Next week, Abound Solar, a startup company that borrowed $70 million through the Department’s loan program, will close its doors and file for bankruptcy. Abound was an innovative manufacturer of next-generation, cadmium telluride thin-film photovoltaic modules that had developed and demonstrated a process for producing thin-film solar panels at a cost that was expected to be substantially less than traditional solar panels. When the cost of polysilicon was high, Abound’s technology offered the promise of a lower cost alternative that would be built here the United States.

In 2007, the Department awarded the company a grant to support a pilot project to demonstrate the viability of its manufacturing process.  In December 2010, the Department issued a loan guarantee to support the construction of two commercial scale plants: one in Longmont, Colorado and a second new facility in Tipton, Indiana. The Tipton facility was an abandoned auto parts manufacturing facility that Governor Mitch Daniels wanted to help convert to solar manufacturing.   

The company received widespread support, including from members of Congress and Senators from both parties and the private sector. As of December 2011, Abound had raised more than $300 million in private equity financing. Its backers included large and established energy investors -- including BP Alternative Energy, the Invus Group, DCM and others.

When the floor fell out on the price of solar panels, Abound’s product was no longer cost competitive. As a result, the company was unable to meet some of the financial milestones built into the loan agreement to protect the taxpayers and – in September 2011 – the Department halted disbursements on the loan. Of the $400 million that Abound was originally approved for, the Department only lent the company less than $70 million.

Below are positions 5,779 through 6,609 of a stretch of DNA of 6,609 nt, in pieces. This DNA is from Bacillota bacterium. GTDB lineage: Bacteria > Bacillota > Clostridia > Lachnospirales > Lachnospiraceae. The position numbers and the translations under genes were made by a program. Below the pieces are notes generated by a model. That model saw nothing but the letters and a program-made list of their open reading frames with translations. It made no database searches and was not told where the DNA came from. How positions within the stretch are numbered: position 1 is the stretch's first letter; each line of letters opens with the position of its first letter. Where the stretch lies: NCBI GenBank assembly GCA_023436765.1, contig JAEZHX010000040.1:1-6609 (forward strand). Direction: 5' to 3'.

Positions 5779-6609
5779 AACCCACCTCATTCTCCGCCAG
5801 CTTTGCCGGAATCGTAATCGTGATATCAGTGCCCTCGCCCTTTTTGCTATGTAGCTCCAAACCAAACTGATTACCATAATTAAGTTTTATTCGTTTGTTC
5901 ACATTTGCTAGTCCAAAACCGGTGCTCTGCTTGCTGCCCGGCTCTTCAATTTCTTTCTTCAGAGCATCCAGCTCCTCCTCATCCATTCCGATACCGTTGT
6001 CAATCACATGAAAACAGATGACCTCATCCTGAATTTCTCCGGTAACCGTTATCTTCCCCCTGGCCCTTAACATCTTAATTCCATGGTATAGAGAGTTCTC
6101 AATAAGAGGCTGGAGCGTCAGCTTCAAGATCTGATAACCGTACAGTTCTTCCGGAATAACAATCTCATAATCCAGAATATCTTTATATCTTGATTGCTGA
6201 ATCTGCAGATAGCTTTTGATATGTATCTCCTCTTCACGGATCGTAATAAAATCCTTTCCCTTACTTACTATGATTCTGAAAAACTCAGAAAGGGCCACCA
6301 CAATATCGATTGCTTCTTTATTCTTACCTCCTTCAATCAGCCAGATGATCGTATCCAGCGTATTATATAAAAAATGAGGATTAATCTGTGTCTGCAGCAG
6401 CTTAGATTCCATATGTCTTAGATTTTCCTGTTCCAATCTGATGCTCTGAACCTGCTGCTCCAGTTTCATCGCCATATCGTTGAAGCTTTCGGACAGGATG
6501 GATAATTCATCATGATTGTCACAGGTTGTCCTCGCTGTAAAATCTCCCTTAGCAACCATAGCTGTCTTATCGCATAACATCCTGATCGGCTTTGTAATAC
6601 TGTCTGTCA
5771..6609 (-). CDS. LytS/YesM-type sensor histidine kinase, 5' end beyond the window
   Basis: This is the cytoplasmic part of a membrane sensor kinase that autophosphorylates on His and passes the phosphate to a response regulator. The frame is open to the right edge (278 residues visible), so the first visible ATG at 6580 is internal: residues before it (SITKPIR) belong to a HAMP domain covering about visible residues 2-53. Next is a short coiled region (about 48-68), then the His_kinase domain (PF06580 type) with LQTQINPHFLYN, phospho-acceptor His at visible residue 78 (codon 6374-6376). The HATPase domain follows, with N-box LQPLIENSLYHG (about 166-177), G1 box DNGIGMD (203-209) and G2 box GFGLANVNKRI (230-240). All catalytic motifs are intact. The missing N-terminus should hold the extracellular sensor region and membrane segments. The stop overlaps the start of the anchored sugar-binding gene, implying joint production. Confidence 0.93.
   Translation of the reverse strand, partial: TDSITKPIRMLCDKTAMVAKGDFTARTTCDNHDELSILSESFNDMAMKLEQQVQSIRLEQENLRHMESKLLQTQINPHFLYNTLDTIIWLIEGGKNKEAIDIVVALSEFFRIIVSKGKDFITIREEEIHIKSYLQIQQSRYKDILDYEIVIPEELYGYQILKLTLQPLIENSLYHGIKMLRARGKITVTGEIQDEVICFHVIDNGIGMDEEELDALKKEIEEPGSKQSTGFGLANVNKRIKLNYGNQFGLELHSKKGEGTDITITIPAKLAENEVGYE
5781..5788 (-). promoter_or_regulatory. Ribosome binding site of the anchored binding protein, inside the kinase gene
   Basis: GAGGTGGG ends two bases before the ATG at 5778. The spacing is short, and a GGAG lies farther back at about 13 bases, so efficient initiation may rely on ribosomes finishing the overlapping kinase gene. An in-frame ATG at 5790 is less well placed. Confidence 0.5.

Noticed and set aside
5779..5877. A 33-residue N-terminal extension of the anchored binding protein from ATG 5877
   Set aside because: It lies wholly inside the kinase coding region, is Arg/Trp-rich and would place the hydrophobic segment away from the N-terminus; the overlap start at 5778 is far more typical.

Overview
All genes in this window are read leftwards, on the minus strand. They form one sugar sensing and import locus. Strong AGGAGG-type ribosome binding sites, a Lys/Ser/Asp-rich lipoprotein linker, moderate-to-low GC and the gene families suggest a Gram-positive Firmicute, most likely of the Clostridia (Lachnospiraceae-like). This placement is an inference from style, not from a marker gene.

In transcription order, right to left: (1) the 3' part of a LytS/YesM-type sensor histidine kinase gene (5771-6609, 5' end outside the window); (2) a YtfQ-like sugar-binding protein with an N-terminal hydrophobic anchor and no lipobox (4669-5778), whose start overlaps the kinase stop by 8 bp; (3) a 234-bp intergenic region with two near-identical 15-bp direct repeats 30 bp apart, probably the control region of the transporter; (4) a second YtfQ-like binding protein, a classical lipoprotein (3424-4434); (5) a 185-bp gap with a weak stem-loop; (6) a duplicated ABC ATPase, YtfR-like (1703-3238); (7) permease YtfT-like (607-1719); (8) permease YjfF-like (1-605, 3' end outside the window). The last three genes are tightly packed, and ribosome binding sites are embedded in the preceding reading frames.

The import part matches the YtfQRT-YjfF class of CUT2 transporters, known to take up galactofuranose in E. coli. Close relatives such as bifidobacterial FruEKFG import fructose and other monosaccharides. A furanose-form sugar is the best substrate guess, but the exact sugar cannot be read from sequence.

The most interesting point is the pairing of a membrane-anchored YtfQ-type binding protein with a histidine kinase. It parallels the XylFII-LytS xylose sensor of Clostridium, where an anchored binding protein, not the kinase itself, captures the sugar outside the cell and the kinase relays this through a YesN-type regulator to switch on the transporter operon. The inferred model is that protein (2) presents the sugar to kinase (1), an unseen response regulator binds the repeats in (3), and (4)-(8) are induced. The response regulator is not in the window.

Because of the strong protections we put in place for taxpayers, the Department has already protected more than 80% of the original loan amount. Once the bankruptcy liquidation is complete, the Department expects the total loss to the taxpayer to be between 10 and 15 percent of the original loan amount.

While disappointing, this outcome reflects the basic fact that investing in innovative companies – as Congress intended the Department to do when it established the program – carries some risk. As Herb Allison noted in his report earlier this year, the solar manufacturing projects in the loan portfolio carry increased risk as compared to other projects in the portfolio. But those risks are taken into account by the loan-loss reserve established by Congress to offset losses. For projects like this, the Allison report estimated that the credit subsidy amount computed for projects like Abound was approximately 24% of the total loan origination amount.

Finally, as Allison’s report also noted, our loans are not static entities. The Department has tools in place to reduce the risk associated with the projects they support. In fact, those tools are the reason Abound was not able to draw down the full loan amount. 

This effort has seen many successes as well as a few setbacks, but one thing is clear: America must continue playing to win in the clean energy race. We need not allow our dependence on foreign oil to be followed with a dependence on foreign solar panels and wind turbines.  Instead, we can and must fight to ensure that the next generation of solar panels is invented in America by American innovators, built in America by American workers, and sold around the world.